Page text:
Japanese Customs

When journeying to a foreign country it is important that you abide by the culture of that country. What might be considered all right in one country, such as addressing someone you do not know by their first name, would be considered a great insult in another. In Japan, it is particularly important to use the proper form of address when speaking to someone. The following are some forms of addressing an individual while you’re in Japan.

You can never go wrong by using the suffix -san. This is added to the end of a persons name as a sign of respect. The people of Japan are extremely polite, especially when meeting or speaking with someone they are not acquainted with. The word -san is also used as an addressing suffix added to an individual’s family name.

This is equivalent to adding the adding Mr., Ms or Mrs. in front of a person’s first or last name as in the English language. Most people in America would be fine with other people calling you by your first name without adding any honorifics, or using just your first name with an honorific. In Japan that is not the case. The suffix -san just has to be there. It is considered very impolite or vulgar to not use it, and is an insult to not do so. It is also considered impolite to add to your own name or when speaking of yourself to another.

The Japanese do use first names. However, this is only between close friends and other family members. Name suffixes such as -chan and -kun are used with close acquaintances or friends in place of the -san suffix. Should you use these less formal suffixes? As a foreigner you should not, unless you have developed a great deal of skill in the Japanese language. The exception would be if you are told to use the less formal form of address by the individual themselves.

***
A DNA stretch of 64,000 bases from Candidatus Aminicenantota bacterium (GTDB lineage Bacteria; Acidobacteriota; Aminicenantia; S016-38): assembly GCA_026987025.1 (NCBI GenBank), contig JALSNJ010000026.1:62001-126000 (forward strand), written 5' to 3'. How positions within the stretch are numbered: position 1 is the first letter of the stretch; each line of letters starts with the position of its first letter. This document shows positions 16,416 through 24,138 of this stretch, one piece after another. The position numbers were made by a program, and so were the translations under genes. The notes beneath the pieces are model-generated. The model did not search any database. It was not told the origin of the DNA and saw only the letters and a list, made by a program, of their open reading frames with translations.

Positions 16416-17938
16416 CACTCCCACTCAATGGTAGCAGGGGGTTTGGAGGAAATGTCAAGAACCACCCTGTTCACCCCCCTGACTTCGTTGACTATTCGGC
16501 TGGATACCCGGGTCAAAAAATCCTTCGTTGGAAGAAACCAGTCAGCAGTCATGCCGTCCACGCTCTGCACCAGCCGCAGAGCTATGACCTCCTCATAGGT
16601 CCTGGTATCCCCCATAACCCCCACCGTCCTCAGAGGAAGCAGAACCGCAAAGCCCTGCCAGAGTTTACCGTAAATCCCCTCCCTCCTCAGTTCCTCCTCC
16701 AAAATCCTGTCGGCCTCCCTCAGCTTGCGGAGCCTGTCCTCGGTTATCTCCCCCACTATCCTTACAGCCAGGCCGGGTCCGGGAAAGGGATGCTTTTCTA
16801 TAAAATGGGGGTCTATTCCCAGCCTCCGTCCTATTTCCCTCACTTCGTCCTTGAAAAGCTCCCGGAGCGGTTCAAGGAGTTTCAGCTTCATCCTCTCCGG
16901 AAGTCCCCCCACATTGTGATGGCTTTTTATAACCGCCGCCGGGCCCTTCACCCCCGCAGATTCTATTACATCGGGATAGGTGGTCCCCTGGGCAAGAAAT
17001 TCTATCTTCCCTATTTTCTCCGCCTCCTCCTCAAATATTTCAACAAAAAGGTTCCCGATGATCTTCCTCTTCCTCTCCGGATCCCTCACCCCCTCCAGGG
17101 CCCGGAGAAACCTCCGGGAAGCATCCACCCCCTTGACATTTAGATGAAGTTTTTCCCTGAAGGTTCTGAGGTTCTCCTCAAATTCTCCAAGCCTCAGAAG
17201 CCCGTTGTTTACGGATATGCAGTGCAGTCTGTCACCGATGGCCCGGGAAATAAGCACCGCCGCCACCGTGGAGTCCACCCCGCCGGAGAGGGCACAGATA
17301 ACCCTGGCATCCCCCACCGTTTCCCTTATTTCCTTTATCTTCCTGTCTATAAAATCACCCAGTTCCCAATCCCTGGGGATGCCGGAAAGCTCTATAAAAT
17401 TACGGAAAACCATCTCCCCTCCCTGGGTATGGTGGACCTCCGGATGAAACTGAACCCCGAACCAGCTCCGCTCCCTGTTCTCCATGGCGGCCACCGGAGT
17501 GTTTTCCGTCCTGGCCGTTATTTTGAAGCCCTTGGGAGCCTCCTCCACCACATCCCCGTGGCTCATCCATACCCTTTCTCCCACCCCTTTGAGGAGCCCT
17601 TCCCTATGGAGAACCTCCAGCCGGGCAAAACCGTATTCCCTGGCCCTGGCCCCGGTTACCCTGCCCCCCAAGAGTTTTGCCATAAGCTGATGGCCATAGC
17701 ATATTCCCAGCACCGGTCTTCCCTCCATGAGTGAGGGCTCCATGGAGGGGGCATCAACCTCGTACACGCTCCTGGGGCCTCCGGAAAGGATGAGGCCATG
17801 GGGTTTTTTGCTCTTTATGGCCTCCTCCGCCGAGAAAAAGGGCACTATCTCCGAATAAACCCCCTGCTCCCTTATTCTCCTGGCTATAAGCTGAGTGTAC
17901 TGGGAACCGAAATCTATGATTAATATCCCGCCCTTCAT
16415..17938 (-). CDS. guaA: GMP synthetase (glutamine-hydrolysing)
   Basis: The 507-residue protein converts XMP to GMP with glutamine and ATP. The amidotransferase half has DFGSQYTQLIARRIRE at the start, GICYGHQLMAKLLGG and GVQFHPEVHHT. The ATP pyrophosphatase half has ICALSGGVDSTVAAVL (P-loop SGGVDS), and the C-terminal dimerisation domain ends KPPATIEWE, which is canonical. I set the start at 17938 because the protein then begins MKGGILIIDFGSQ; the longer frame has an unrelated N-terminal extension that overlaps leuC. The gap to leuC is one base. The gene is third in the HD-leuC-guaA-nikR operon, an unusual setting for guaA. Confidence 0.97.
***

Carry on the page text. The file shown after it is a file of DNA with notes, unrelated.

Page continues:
The suffix -chan is widely used among women friends, family members and less so but sometimes among men. Grandmothers use -chan to call to their grandsons. The suffix -kun is most commonly used for children and particular boys, usually while they are still in school. You can almost never go wrong in Japan by being respectful to everyone. One honorific form of addressing a person is -sama, which is used by people of service or lower status to a person of higher status or who is being served. This is one form of address that shows respect.

Another form of respect is the honorific Sensei. This honorific is used towards someone who is considered accomplished or particularly deserving of respect, like a doctor, lawyer, artist, teacher, employer, or political figure. Sensei can be used as a suffix or it can stand alone as a title.